Exercise is good for you whenever you find time to do it, but new research reveals doing it at different times of day may lead to better results. A new study looks into the best time for men and women to exercise during the day and it turns out, it’s not the same for both sexes.
The study of healthy active adults between 25 and 55 years old were split into groups and monitored while they participated in 12 weeks of a fitness program. They all followed the same specially-designed meal plan and had their blood pressure, body fat, flexibility, strength and aerobic power tested at the start and end of the program. And while all of the participants improved their overall health and performance, regardless of when they worked out, the results show:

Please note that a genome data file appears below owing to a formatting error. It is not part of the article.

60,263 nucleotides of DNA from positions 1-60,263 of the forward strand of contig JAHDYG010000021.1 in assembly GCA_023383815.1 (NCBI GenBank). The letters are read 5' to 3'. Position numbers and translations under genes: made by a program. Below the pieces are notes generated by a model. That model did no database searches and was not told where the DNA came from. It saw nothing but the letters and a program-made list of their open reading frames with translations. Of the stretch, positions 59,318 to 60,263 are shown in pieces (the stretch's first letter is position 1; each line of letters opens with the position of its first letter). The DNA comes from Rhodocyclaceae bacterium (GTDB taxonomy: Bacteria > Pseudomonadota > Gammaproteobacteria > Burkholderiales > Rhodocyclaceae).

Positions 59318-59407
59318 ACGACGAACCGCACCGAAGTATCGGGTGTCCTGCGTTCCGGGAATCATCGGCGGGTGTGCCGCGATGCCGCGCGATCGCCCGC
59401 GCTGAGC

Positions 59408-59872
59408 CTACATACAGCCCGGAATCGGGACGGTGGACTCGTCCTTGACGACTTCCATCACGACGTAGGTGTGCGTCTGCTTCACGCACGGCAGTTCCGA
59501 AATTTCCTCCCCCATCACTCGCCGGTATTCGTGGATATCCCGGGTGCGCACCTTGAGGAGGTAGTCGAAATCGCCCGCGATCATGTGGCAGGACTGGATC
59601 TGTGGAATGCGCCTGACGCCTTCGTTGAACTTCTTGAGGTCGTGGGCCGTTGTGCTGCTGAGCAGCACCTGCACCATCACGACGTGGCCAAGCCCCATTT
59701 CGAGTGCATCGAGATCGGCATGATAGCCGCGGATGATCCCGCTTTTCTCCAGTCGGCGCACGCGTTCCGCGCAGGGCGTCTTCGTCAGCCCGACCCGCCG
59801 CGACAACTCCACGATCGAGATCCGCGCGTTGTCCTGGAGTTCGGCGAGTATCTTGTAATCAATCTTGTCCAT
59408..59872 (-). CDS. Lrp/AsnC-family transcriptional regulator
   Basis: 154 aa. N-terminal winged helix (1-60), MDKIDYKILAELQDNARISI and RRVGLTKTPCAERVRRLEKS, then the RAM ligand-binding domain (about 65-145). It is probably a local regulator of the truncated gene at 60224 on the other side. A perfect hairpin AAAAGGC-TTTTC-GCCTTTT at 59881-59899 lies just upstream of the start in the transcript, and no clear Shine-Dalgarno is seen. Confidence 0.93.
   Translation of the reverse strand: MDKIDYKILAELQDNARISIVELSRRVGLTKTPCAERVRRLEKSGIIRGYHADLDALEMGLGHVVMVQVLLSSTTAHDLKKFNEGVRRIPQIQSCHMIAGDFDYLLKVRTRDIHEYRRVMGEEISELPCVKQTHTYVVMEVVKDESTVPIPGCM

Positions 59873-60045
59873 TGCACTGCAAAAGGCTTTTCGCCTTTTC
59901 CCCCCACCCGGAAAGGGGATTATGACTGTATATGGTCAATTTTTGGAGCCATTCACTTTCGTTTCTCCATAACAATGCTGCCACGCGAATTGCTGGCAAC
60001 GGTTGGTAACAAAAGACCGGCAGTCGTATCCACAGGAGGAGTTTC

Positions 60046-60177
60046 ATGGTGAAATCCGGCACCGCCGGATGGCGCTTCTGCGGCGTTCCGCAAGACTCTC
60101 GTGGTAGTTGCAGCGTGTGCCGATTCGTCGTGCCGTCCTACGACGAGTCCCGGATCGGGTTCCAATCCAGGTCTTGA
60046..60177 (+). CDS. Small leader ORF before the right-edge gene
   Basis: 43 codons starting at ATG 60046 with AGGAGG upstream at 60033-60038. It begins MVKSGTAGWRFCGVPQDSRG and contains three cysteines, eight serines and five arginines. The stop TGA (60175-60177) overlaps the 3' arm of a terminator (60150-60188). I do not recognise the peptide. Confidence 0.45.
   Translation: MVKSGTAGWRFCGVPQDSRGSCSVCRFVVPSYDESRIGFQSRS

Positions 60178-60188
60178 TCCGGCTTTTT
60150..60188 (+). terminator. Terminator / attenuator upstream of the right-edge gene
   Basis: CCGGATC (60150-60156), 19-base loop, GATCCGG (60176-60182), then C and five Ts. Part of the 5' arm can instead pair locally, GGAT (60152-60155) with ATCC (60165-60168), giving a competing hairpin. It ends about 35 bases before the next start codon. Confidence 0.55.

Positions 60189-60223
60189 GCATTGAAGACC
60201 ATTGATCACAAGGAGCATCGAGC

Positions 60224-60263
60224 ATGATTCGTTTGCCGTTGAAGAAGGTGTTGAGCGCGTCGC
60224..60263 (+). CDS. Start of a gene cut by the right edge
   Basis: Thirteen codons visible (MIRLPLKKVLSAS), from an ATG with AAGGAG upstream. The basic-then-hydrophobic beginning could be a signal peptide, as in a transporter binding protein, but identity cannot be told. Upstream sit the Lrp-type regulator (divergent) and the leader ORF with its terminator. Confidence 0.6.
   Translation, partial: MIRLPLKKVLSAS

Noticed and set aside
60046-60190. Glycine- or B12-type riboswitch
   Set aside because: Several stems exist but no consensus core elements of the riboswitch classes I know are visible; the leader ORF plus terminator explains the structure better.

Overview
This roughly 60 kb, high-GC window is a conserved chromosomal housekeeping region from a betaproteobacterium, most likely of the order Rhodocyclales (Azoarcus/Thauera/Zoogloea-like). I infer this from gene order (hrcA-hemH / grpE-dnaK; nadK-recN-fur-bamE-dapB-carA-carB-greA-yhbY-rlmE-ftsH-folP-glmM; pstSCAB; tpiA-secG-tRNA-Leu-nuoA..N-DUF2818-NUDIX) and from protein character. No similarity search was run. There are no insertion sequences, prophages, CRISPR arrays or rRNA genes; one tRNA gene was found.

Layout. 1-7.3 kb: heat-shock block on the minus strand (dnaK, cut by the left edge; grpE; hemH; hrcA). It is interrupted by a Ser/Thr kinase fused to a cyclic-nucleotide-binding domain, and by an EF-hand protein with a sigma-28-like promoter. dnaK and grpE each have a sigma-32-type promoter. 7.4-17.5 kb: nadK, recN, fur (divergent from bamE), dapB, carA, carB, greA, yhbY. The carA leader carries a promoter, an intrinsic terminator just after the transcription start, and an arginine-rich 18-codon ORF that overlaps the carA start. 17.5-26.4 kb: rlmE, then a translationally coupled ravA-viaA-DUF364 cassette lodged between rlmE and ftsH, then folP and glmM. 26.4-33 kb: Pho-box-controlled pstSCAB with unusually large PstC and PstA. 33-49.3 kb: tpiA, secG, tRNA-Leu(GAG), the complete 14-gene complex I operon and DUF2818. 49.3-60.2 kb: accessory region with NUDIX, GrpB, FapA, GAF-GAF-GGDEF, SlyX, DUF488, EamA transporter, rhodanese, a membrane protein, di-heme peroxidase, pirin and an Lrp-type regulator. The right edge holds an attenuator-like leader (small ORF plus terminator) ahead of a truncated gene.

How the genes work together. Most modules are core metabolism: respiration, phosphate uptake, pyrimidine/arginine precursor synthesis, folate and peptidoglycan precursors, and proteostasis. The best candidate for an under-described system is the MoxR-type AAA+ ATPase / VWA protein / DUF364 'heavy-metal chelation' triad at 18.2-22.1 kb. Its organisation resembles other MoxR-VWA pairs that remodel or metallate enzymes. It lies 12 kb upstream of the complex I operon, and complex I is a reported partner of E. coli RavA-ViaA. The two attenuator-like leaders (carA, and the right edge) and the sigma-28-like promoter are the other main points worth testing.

- Women burn more body fat during morning exercise, while evenings are better for men.
- Lead study author Dr. Paul Arcerio says based on their findings, women who want to reduce fat around their middle and lower blood pressure should try to workout in the morning.
- But he says women who are working to improve muscle strength in their upper body as well as their overall mood and food intake should do evening workouts.
- The men in the study were less sensitive to the time of day they exercised and improved strength in both morning and evening workouts. But Dr. Arcerio explains that evening exercise is “ideal for men interested in improving heart and metabolic health, as well as emotional wellbeing.”
So why are men and women’s responses to the timing of exercise so different? Study authors say more research is needed to find out, but they think differences in hormones, biological clocks and sleep-wake cycles could all be factors.